1. Sale of shares

Section 53(6) of the PIA deals briefly with the transfer of shares into the new company. It stipulates that any transfer of shares must be made at fair market value and subject to an open, transparent and competitive bidding process. The sale or transfer of the shares of NNPC Ltd will be made on the basis of an equal proportion of shares held by the Ministry of Finance Incorporated and the Ministry of Petroleum Incorporated. NNPC is also expected to decide to go public later and is expected to start selling shares to the public by 2024.[7].

Section 53(5) of the PIA provides that shares of the company which are held by the government are not transferable by way of sale, assignment, mortgage or pledge, unless approved and approved by the government and the National Economic Council at the federation name[8].

It was the previous norm that state governors met monthly to receive their shares of the oil and gas sector through the Federation Accounts Allocation Committee (FAAC). This however has now stopped as it was made clear at the unveiling ceremony that NNPC Ltd will no longer pay money to the FAAC, to be shared between the three levels of government.

CONCLUSION

These changes and others that are now expected from the new NNPC Ltd, are a leap of joy for the company’s stakeholders. NNPC Ltd will now be freed from regulatory and government restrictions to compete on par with foreign counterparts like Saudi Arabian American Oil Company (ARAMCO) and Malaysia’s PETRONAS Global, while actively earning profits and contributing to the country’s revenue. This is a step towards a better economic future for Nigeria.

AUTHOR: Oyetola Muyiwa Atoyebi, SAN, FCIArb. (UK).

Mr. Oyetola Muyiwa Atoyebi, SAN is the Managing Partner of OM Atoyebi, SAN & Partners (OMAPLEX Law Firm) where he is also the Team Leader of Emerging Areas of Legal Practice.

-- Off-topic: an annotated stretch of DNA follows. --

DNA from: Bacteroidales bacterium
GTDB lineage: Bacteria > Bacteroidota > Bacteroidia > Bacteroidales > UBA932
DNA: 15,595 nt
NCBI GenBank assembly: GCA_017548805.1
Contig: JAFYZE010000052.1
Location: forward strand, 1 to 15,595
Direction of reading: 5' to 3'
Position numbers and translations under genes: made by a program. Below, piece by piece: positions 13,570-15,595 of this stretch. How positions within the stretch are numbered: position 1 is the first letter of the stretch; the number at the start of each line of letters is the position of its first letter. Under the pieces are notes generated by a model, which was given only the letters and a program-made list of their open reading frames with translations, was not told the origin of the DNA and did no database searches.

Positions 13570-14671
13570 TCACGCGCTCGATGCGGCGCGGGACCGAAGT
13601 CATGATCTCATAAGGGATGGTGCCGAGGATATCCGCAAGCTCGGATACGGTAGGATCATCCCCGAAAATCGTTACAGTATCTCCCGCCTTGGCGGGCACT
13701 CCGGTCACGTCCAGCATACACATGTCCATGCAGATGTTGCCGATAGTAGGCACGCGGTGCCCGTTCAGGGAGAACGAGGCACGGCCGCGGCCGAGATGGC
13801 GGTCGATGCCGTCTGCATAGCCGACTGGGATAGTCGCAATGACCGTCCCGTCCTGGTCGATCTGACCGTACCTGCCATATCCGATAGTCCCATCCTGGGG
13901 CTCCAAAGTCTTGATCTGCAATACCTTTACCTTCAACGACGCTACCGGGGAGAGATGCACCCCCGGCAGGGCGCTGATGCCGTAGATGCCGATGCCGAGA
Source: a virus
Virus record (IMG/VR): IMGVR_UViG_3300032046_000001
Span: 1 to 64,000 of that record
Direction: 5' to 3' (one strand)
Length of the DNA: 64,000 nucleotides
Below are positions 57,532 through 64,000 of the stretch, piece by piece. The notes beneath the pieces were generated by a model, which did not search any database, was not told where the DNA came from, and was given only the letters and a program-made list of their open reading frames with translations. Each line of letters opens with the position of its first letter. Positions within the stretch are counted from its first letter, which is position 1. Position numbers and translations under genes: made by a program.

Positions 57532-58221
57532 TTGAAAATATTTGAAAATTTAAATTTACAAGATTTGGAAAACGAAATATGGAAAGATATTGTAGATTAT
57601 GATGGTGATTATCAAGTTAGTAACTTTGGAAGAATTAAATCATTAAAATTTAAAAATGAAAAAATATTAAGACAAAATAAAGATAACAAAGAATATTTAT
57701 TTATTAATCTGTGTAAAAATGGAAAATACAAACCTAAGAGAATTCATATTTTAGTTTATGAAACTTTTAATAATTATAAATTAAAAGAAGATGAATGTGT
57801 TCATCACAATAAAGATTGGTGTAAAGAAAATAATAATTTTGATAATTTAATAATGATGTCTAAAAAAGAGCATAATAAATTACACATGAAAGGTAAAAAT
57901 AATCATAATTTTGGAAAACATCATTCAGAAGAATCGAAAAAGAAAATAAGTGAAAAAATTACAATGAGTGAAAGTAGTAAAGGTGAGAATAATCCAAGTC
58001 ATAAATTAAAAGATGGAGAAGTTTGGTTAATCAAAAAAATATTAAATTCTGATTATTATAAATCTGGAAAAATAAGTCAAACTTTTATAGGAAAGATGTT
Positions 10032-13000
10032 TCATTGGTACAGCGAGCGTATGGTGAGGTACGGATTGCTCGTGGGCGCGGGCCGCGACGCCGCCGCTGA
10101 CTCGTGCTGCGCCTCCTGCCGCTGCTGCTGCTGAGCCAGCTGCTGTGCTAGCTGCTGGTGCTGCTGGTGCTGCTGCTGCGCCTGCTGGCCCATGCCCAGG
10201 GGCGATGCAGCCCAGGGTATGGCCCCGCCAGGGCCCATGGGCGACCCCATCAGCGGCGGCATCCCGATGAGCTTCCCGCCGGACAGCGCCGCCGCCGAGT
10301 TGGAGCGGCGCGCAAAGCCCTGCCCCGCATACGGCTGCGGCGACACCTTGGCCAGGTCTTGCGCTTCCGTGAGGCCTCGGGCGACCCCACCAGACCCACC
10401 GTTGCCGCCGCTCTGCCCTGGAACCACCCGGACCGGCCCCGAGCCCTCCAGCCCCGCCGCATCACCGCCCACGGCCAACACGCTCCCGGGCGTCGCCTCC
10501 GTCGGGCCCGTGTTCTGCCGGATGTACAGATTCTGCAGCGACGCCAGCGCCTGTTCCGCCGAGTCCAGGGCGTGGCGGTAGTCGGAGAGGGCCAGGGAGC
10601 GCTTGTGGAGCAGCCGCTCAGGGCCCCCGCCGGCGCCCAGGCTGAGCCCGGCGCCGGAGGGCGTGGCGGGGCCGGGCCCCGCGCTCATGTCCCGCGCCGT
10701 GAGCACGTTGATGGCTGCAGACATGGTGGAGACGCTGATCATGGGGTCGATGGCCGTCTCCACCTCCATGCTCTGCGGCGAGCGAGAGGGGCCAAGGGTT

Mr. Atoyebi has extensive expertise and knowledge of energy and environmental law, which has enabled him to advise and represent his vast clientele in a myriad of high profile transactions. He holds the honor of being the youngest lawyer in the history of Nigeria to be awarded the rank of Senior Advocate of Nigeria.

He can be reached at [email protected]

COLLABORATOR: Love Elizabeth Ebekhile.

Love is a member of the corporate/commercial team of the law firm OMAPLEX. She also has remarkable legal expertise in energy law.

She can be reached at [email protected]


[1] Nigeria and the new NNPC by this day via https://www.thisdaylive.com/index.php/2022/07/19/nigeria-and-the-new-nnpc/amp/ [2] Nigeria and the new NNPC by this day via https://www.thisdaylive.com/index.php/2022/07/19/nigeria-and-the-new-nnpc/amp/ [3] Section 53(1) Petroleum Industry Act 2021 [4] Can privatization and commercialization of public services help achieve the MDGs? By K.Bayliss, T Kessler, 006 I https://gsdrc.org/document-library/can-privatisation-and-commecialisation-of-public-services-help-achieve-the-mdgs/ [5] ” EXPLAIN ; Child of PIA, more government funding than to do now about NNPC Limited” by The Cable via https://www.thecable.ng/explainer-child-of-pia-no-more-government-fundig-what-to -know -about-nnpc-limited [6] above [7] NNPC to sell shares to public by 2024 by Ronald Adamolekun for Premium Times via https://www.premiumtimesng.com/news/more-news/483561-nnpc-to-sell-shares-to-public-b-2024 .html [8] Section 53(1) above